04 MAY 2017

The Times Higher Education Pay Survey 2017 published today, revealing that the gender pay gap for full-time university staff in the UK is closing at a slow pace for all academics, and has stagnated for professors.

Sam Smethers, Fawcett Society Chief Executive, says:

“The gender pay gap among academics is slowly diminishing. But at this rate it will take 29 years to close the gap, and progress has flatlined for professors.

The new ethnicity pay gap data is also worrying, and it is likely to mean that BAME women- who remain highly under-represented in academia- face a double disadvantage.

“The radical steps taken by the University of Essex, which introduced a one-off pay rise for female professors to bring their pay in line with male counterparts, show that a faster pace of change is possible. Universities need to take action, quickly, to promote and justly reward women and also ensure that women are promoted into those higher paid roles.”

The report details how analysis shows average male pay for professors is higher than average female pay at 79 out of 94 institutions. It adds:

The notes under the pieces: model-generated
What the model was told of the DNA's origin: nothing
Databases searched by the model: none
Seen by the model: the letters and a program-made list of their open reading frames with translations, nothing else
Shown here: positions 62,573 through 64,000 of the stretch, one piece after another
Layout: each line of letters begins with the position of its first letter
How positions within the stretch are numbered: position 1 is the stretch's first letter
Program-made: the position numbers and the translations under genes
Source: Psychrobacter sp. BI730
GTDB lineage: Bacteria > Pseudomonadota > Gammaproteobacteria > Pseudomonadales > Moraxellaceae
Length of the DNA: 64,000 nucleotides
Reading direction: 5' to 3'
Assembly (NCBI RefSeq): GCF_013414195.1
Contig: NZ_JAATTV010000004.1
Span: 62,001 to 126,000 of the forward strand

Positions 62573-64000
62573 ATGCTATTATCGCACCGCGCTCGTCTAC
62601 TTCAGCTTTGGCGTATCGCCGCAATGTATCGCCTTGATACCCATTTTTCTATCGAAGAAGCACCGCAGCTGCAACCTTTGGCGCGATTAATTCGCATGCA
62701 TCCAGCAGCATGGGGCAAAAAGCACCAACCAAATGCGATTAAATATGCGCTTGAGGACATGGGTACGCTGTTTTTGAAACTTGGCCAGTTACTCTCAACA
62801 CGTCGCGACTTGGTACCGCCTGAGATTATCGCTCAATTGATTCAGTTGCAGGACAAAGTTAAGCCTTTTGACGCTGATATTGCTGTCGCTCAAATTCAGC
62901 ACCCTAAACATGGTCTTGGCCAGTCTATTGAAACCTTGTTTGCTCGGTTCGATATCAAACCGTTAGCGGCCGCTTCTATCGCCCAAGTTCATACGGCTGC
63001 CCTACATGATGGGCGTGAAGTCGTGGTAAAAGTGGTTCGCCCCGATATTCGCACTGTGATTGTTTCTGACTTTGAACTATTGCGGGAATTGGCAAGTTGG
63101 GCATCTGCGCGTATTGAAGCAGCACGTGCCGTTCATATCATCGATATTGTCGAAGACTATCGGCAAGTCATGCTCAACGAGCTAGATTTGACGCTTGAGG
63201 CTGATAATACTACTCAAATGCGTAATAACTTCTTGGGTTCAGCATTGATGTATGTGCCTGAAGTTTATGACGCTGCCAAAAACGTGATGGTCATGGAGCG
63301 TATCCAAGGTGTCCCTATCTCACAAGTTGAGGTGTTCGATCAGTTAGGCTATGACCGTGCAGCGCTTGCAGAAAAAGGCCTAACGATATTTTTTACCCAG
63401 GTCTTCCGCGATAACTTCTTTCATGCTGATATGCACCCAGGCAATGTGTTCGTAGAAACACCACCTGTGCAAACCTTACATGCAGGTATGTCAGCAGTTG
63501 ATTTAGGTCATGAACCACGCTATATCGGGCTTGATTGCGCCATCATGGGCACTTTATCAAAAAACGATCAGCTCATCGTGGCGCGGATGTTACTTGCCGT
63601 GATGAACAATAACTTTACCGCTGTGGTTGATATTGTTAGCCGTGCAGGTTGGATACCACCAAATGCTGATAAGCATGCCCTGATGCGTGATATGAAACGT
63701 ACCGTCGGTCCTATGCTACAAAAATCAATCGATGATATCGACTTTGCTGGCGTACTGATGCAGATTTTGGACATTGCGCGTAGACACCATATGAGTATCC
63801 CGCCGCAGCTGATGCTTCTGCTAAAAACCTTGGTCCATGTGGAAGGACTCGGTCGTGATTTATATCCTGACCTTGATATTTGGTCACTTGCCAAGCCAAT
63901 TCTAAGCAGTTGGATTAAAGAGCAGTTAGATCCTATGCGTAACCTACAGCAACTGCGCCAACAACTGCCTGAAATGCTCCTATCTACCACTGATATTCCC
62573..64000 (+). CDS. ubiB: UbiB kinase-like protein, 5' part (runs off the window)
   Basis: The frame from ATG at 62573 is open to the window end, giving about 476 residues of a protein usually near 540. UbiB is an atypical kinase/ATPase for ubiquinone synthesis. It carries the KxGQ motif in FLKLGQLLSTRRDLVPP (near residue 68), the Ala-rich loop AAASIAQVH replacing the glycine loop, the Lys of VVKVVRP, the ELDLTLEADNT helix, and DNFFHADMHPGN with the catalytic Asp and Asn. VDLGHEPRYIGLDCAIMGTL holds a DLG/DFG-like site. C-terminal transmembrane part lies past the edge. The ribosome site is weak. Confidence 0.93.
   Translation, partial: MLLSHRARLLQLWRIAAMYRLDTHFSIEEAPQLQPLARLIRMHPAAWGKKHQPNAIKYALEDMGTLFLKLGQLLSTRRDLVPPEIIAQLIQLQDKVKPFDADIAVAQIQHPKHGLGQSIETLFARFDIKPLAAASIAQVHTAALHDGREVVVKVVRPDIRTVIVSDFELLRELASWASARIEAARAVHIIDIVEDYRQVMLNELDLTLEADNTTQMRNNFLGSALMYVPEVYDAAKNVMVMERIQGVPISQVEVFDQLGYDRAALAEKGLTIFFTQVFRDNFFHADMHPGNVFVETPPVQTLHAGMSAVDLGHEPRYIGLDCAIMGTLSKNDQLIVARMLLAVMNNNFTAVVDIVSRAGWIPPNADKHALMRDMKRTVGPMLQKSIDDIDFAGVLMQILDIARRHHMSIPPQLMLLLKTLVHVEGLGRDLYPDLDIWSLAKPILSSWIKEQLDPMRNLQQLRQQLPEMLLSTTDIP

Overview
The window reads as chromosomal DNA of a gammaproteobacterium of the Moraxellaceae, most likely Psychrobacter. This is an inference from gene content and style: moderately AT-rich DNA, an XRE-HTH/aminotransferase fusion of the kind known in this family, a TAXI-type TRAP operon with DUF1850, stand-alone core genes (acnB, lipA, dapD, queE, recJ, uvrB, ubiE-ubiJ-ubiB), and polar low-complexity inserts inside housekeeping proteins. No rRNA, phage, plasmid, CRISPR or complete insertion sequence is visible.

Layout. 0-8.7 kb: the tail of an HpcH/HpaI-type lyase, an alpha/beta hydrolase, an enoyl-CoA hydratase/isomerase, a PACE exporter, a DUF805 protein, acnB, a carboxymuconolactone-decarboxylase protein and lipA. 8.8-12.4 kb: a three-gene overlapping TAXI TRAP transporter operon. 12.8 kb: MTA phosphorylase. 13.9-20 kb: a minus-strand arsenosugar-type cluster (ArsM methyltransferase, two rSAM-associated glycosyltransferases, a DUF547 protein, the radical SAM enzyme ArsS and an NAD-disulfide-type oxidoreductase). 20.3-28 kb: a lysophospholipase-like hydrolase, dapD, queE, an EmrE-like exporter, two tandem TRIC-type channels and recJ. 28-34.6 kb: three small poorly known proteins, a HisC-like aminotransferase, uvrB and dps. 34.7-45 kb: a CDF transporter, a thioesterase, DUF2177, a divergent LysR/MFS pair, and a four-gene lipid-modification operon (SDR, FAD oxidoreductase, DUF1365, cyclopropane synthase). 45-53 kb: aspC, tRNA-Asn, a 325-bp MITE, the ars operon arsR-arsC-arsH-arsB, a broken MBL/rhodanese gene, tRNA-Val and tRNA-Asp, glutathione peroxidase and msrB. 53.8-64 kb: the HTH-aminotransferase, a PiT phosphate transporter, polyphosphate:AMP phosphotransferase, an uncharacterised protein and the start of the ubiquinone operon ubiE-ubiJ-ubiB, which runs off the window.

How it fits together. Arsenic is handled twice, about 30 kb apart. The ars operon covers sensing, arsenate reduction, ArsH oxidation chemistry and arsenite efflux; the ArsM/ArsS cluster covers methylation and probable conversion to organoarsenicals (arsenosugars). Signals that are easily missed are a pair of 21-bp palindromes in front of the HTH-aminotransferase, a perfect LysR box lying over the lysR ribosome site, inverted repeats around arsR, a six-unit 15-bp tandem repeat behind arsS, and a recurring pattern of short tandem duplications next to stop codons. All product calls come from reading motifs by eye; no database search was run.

‘Focusing on professors, some of those with the highest pay gaps appear to be heading in the wrong direction. For instance, the pay gap at City, University of London, rose 1.5 percentage points to 10.5 per cent in 2015-16. At Swansea University it went up 1.3 percentage points to 13.1 per cent and, at Royal Holloway, University of London, it went up a percentage point to 10 per cent.’

According to new Gender Pay Gap reporting rules, which came into force last month, universities will be required to publish their gender pay gap data by April 2018. 

Read more

Read The Times Higher Education Pay Survey 2017 report here.

Read The Fawcett Society's work on Gender Pay Gap Reporting here.